Morphometric analysis of gray matter volume in demented older adults: Exploratory analysis of the cardiovascular health study brain MRI database

C. Rosano, J. Becker, O. Lopez, P. Lopez-Garcia, Cameron S Carter, A. Newman, L. Kuller, H. Aizenstein

Research output: Contribution to journalArticle

24 Scopus citations

Abstract

We tested the feasibility of a fully automated brain MRI voxel count technique - automated labeling pathway (ALP) - in a sample of 15 demented and 13 cognitively normal women (age 75-85 years) participating to the Cardiovascular Health Study (CHS). We hypothesized that ALP would replicate well-established findings of the anatomical correlates of dementia. In particular, we hypothesized that ALP volumetric measures would: (1) significantly differ between cognitively normal and demented women in those brain areas that are established markers for diagnosis of dementia (temporal and medial temporal lobes, hippocampus, amygdala and parahippocampus) but not in other brain areas (e.g., occipital lobe, visual cortex, motor cortex) and (2) correlate with visual ratings of brain disease which have been previously collected as part of the CHS. ALP required minimal operator intervention (input of brain images and verification of misalignments) and employed computer time of about 1 h per brain. ALP detected significant focal volumetric differences in the limbic system (p values between groups for hippocampus and parahippocampus: 0.002 and 0.005, respectively), temporal lobe (p < 0.0001) and caudate (p = 0.009), but not in other brain areas (e.g. occipital lobe, visual or motor cortex). Furthermore, ALP measures of medial temporal lobe atrophy strongly correlated with CHS visual ratings of ventricular enlargement (r2 = 0.6, p = 0.002 for medial temporal lobe). In conclusion, ALP-detected focal brain atrophy was strongly associated with dementia. Because of its fully automated design, ALP technique is an ideal candidate to assess whether volumetric measures of specific areas can discriminate dementia better than currently available measures of global brain atrophy in large epidemiological studies.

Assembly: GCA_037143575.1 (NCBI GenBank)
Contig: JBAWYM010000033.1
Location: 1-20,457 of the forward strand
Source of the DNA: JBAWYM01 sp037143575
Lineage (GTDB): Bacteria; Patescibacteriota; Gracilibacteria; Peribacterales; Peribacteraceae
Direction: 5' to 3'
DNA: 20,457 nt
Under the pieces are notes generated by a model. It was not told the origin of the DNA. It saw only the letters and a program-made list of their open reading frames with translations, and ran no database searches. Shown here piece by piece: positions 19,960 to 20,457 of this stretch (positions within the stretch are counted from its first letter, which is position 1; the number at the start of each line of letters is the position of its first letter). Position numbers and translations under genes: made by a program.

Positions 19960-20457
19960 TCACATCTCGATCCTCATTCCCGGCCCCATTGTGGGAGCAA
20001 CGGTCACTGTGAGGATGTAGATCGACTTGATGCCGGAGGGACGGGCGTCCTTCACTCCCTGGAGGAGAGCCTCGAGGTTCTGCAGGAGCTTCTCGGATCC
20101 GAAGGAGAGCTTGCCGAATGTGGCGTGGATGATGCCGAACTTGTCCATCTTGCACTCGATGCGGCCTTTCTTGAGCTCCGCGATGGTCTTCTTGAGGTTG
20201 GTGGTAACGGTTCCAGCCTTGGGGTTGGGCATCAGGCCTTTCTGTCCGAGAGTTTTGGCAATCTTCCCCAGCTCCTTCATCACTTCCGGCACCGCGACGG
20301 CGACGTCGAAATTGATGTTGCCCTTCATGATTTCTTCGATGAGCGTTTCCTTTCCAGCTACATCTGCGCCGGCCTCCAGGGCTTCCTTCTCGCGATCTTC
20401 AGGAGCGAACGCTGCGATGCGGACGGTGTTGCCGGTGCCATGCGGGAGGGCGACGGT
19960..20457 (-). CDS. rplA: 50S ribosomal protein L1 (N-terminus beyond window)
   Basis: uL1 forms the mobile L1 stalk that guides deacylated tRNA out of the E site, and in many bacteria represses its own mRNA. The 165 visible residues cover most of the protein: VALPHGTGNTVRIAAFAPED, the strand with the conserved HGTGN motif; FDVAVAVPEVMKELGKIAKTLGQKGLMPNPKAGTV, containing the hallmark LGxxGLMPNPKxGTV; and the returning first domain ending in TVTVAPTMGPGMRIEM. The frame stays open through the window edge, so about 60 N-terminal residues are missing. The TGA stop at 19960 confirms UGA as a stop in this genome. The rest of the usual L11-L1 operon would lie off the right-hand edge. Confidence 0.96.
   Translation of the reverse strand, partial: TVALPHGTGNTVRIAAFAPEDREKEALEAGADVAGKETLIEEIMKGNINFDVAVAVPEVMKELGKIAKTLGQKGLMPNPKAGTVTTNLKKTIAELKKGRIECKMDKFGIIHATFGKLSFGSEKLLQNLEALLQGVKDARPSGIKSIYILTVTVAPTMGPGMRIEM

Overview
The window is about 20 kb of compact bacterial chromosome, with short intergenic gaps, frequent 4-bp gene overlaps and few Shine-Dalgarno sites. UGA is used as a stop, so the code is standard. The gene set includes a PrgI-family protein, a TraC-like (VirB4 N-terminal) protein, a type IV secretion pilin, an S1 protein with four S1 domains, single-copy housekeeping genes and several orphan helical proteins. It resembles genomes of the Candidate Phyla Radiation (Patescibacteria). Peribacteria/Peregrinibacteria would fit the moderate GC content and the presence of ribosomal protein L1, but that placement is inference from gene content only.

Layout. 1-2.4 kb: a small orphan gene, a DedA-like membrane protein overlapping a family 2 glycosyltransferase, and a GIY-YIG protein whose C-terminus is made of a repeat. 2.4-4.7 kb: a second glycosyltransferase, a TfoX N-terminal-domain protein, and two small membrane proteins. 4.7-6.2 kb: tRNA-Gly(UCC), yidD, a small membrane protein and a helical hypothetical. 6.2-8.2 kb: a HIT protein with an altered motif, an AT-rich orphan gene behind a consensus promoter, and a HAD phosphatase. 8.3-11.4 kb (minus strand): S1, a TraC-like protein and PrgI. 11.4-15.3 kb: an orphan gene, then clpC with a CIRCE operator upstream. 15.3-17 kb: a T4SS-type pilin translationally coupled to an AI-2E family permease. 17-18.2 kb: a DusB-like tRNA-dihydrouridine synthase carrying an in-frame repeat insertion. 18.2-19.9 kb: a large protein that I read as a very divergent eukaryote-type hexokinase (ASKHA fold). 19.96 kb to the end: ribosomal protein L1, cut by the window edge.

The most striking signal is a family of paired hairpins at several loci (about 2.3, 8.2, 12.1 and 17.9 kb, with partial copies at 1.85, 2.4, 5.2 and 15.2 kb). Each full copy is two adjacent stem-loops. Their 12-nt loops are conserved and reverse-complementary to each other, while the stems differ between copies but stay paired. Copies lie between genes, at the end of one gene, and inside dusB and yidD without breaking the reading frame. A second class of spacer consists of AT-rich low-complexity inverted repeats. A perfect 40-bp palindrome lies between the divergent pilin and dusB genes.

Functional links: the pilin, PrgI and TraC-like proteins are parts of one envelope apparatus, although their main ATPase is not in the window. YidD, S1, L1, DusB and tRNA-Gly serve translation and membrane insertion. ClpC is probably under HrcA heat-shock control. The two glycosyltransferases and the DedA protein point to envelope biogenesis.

Original languageEnglish (US)
Pages (from-to)221-229
Number of pages9
JournalNeuroepidemiology
Volume24
Issue number4
DOIs
StatePublished - 2005

Keywords

  • Brain
  • Cardiovascular Health Study
  • Dementia
  • Morphometric
  • MRI

ASJC Scopus subject areas

  • Epidemiology
  • Clinical Neurology

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